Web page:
In 1941 a man returned, dazed and distraught, to his home town of Sighet on the border between Romania and Hungary. The first of Sighet's Jews to have witnessed and survived the slaughter of Hungary's first Jewish deportees, Moshe came to warn the Jewish community of what lay in store for them. No one believed his testimony. Three years later the unwitting Jews of Sighet were deported with the help of the Hungarian police to the German death camps. Few would ever return. One who did, however, was a boy whose parents and little sister had been murdered in the camps. Like Moshe, "the first survivor", Elie Wiesel survived to bear witness in his fiction and now in the first volume of his memoirs to the Holocaust of European Jewry.
Wiesel's powerful memoir charts the traumatic transformation of the poor and timid boy from Sighet into an internationally renowned writer and witness. His peaceful childhood shattered by the unimaginable depravity of the death camps, Wiesel found refuge in France where he somehow summoned the will to rebuild his life and embarked on a career as a journalist in France and the United States before finding his vocation as a writer.
Wiesel's memoir does not offer any new analysis of the phenomenon of antisemitism. His achievement is, rather, to remind us repeatedly of its devastating consequences. The experience of Wiesel's family does, however, help us to understand the perplexing passivity of the victims of the Holocaust. Wiesel recalls his mother's poignant response to the news of the uprising of the Warsaw Ghetto in 1943. Why, she wondered, could the Jews of the ghetto not have waited calmly for the war to end? The Jews of this small Eastern European town, Wiesel reminds us, had confidence in German culture and humanism. Certainly if, as Daniel Goldhagen has controversially argued, there existed a deep-rooted, exterminationist antisemitism in Germany before 1933, the Jews of Sighet were unaware of it. Moreover, the reality that awaited them was, quite simply, far worse than anything conjured up by the imagination.
Wiesel's Jewish identity condemned him to the death camps but his sense of solidarity with the Jewish community was to sustain him after his release: "I belonged to the community of night, the kingdom of the dead, and henceforth I would also belong to the wondrous, exhilarating community of the eternal City of David." He provides a compelling commentary on the experiences of the fledgling state of Israel, which he visited for the first time in 1949. And yet an intriguing aspect of Wiesel's life is the fact that he did not choose to settle in Israel. Although he does not tackle the issue explicitly, Wiesel intimates that his decision was influenced by the fact that as a Holocaust survivor he was made to feel "useless and superfluous", an outcast in the new Israeli state and an embarrassing reminder of the indignities and traumas of the diaspora experience.
Wiesel's memoir is remarkably free of rancour and bitterness. But it is passionate in its condemnation of the betrayal and solitude Europe's Jews were forced to endure. For Wiesel, words become weapons in his battle against solitude and forgetfulness. Yet he is keenly aware of the problems of representation. He does not experiment with innovative ways of depicting his experience in the camps. Ultimately, he argues, language is too impoverished to convey the reality of an experience "that can neither be imagined nor shared". For Wiesel the Holocaust also has a metaphysical dimension, disturbing existing philosophical, theological and psychological assumptions. Steeped in the rich spiritual life of Eastern European Jewry, he claims that his faith remained "nearly intact" in the death camps. Indeed, one of the most striking images of the memoir is that of Wiesel as a young boy drawing comfort from the sacred books he had brought to sustain him on his hellish journey in the sealed cattle truck that transported him to Auschwitz. Subsequently plagued by doubts, Wiesel charts his continuing struggle to resist resignation and fatalism.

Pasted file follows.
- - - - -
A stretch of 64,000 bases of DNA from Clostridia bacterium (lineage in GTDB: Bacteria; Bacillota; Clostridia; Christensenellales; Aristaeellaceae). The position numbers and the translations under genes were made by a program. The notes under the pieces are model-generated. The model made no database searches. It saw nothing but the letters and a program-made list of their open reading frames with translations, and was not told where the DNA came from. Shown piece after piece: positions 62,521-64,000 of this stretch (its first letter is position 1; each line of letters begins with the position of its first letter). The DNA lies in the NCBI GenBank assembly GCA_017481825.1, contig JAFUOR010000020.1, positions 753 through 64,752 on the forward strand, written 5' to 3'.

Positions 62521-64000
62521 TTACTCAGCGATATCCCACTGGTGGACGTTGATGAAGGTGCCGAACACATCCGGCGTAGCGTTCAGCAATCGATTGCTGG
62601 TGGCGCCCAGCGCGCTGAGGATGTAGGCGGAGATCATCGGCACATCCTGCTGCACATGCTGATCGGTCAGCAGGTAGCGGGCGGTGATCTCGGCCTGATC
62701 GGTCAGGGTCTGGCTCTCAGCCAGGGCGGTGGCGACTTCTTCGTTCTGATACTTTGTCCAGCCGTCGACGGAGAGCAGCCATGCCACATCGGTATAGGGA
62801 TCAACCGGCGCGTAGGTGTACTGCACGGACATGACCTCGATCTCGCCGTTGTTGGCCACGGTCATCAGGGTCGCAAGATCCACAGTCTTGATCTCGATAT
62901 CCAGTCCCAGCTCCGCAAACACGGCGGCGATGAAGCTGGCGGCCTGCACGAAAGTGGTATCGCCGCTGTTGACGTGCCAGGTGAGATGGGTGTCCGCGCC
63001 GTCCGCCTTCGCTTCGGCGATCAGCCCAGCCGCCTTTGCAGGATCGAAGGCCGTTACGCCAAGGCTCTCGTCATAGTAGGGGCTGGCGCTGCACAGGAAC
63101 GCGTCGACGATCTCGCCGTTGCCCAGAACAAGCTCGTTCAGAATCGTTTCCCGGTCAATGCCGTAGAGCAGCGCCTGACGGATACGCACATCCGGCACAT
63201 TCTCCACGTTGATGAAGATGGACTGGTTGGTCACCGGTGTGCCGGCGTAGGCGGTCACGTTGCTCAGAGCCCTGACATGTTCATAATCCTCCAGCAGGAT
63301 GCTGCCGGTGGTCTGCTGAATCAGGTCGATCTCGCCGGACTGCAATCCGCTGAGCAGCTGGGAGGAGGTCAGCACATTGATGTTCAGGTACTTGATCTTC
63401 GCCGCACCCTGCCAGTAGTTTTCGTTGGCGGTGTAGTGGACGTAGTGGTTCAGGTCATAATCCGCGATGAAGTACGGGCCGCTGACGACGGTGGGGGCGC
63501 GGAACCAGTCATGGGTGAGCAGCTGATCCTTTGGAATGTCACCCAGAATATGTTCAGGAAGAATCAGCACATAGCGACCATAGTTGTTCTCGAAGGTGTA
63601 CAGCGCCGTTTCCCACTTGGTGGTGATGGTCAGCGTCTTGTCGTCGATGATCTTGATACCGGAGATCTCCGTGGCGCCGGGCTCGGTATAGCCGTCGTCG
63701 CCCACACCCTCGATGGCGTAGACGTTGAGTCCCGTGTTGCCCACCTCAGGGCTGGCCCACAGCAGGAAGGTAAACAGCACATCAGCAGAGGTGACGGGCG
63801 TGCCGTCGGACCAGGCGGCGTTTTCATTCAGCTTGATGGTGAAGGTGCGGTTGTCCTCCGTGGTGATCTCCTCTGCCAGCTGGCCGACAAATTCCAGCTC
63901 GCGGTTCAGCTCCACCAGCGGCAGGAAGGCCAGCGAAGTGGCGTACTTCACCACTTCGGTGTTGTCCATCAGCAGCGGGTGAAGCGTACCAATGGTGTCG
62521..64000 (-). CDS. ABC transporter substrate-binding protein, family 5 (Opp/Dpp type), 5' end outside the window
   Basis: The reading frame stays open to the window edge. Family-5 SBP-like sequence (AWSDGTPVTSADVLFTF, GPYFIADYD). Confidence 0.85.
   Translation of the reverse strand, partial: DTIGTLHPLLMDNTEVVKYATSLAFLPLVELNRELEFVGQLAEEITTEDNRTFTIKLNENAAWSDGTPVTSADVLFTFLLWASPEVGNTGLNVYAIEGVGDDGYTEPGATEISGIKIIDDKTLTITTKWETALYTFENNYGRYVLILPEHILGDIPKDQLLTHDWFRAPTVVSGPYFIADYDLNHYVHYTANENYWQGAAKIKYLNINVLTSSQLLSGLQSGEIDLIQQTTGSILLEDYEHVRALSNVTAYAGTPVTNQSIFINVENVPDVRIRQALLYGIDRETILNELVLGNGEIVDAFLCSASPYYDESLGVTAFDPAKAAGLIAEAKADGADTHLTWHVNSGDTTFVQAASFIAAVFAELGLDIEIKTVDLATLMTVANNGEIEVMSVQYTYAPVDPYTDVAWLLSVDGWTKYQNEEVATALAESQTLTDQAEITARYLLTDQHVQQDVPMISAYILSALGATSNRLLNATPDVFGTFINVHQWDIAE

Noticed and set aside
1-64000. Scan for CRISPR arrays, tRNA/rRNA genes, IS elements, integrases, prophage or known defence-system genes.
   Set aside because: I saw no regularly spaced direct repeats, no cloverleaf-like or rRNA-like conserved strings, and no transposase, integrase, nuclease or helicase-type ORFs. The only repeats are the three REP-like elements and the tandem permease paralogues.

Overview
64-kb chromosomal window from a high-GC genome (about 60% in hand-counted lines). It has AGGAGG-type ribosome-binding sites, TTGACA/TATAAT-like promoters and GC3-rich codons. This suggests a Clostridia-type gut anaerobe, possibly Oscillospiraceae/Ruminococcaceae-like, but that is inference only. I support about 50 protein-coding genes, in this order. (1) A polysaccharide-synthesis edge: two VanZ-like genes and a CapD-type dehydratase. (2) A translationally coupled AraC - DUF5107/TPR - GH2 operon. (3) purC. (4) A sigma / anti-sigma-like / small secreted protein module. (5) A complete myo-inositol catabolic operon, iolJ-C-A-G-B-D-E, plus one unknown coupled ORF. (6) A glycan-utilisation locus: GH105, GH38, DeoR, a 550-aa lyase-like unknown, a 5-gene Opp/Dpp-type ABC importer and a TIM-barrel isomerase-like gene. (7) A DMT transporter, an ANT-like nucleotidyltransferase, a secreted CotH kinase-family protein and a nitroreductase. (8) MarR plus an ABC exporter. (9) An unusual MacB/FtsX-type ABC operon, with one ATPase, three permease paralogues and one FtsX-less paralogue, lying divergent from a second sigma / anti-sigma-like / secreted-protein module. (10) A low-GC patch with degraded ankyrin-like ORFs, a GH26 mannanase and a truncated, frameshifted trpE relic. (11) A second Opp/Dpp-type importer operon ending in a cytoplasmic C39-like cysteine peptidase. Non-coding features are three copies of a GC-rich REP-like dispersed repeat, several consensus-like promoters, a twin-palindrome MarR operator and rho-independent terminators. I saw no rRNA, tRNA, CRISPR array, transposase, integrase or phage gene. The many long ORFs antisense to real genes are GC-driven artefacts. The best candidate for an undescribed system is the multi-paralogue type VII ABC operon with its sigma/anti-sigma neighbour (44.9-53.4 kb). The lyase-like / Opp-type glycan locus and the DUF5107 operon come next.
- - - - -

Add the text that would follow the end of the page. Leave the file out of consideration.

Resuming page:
The episodes that make up the memoir present us with a vast cast of characters, many of whom come alive, some of whom remain disappointingly one-dimensional. And the reader is frequently entertained by humorous vignettes, ranging from the description of his youthful forays into mysticism to his bizarre encounter with a Yiddish-speaking Red Indian.
Haunted, but not paralysed by the past, Wiesel continues to wage his battle against the solitude of victims everywhere. In 1993, in response to ethnic cleansing in the former Yugoslavia, he condemned "the excruciating sights of this old new war". Today, as the mass graves of Srebrenica are exhumed, Europeans should make it their business to read this testament that warns against forgetting the past so quickly.
Anita Bunyan is fellow in German, Gonville and Caius College, Cambridge.
All Rivers Run to the Sea: Memoirs Volume One 1928-1969
Author - Elie Wiesel
ISBN - 0 00 255673 1
Publisher - HarperCollins
Price - £20.00
Pages - 432